Spider Woman is not a Navajo Deity. The Holy Ones created her and Spider Man to weave the fabric of the universe. Today, the Navajo live in the Fourth world, called the "Glittering World."
The First World was dark, filled with water, and a small island where ants and other insects lived. The next world was Blue, where the spirits of Spider Man and Spider Woman were created. Later, the Holy Ones gave them bodies to hold their spirits. Water animals and land mammals were made in this world.
As they moved into the Third World, Spider Woman discovered her ability to weave, which the Holy People had told her she would. She accidentally found the skill when she touched a tree, and the web came out of her hand. She wrapped it on different branches of the tree and eventually moved to another tree.
The Holy Ones came to her and instructed her to weave the fabric of the world and weave the Holy People's images in the sky. Spider Man helped to create a loom, with the rays of the sun and the moon as weft and warp.
As the people moved into the Fourth World, Spider Woman was able to warn First Man and First Woman of the monsters in the world and helped to create Monster Slayer to make the world safe for humans.
The web of the spider is considered a sign from Spider Woman, and young weavers draw inspiration from the intricacy of the webs. The Spider Woman Cross is a symbol that early weavers used to help them remember Spider Woman's teachings. The symbol was and is commonly found in Navajo weaving.
We have had some interesting weavings with the symbol. One weaving from the 1920s, now owned by Zion Bank in Utah, had the cross symbol with a hole deliberately woven in the center of the cross.
Contemporary weavers like Bertha and Charlene Harvey often use the symbol.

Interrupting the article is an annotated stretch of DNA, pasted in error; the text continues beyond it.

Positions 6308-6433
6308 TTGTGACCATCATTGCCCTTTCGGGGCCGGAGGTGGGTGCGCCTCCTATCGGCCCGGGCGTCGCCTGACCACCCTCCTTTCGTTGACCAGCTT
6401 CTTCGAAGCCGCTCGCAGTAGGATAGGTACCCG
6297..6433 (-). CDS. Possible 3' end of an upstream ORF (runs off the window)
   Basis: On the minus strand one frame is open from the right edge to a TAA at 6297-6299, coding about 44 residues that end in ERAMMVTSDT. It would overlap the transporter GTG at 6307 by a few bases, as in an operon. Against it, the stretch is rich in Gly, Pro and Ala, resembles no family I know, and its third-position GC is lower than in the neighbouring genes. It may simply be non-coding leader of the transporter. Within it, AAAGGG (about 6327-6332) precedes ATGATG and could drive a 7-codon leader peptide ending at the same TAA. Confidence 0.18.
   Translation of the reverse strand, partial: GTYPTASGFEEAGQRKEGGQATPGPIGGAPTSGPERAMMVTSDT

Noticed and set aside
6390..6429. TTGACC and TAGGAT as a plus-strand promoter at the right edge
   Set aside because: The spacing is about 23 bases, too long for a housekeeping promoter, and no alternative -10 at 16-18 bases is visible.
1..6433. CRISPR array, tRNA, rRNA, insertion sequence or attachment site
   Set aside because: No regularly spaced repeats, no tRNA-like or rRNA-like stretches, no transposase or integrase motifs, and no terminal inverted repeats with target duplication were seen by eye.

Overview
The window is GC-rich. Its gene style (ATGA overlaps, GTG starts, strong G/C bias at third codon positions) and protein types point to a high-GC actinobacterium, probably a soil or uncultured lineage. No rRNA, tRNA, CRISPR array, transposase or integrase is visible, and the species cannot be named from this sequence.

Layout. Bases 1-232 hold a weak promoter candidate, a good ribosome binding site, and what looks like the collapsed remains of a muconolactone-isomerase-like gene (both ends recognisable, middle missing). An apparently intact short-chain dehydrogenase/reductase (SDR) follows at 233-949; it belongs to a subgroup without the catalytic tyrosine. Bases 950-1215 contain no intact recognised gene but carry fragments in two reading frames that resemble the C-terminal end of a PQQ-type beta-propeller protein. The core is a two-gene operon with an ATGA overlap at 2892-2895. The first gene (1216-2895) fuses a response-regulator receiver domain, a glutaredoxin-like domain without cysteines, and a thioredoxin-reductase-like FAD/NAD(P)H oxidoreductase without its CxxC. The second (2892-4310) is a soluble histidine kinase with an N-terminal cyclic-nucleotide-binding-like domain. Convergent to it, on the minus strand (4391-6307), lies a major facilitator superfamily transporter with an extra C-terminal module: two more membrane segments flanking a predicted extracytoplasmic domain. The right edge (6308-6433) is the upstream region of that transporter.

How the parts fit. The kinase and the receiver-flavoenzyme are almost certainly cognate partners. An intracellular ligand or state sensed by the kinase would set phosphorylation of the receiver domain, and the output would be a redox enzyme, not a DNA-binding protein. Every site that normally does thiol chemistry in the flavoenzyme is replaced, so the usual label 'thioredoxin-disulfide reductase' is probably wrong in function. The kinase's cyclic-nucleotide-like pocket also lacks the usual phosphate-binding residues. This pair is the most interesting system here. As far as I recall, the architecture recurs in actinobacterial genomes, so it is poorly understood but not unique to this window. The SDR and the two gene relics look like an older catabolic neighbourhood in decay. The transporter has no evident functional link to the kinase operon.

We recently received a very unusual weaving of the Spider Woman Cross. The entire weaving is shaped like a cross rather than a rectangle. Bessie Tsosie wove it in the early 2000s and decorated it with patterns found in weavings from the Ganado area. This is a rare weaving.
The loom had to be constructed with this weaving in mind. Traditionally, the Navajo men, emulating Spider Man, make the loom, and traditional Navajos sing and chant prayers to Spider Man during the construction.
My first introduction to Spider Woman was probably much like most Navajo children's first story about her. She lived on the top of Spider Rock in Canyon De Chelly. It is a tall red sandstone monolith, and the top is covered with a layer of white rock.
My sister and I were visiting the canyon with our parents. We were in grade school and probably under eight years old. When we stopped at the overlook at Spider Rock, my dad told us that the white color on the top of the rock was from the bones of children who misbehaved. The legend is that Spider Woman would take unruly children to the top of the rock and eat them.
We, of course, believed him, and for the rest of the trip, all it took was a mention of Spider Woman, and my sister and I would quit fighting in the back seat!
This is a unique and beautiful weaving that has, as its basis, part of the creation story of the Navajo.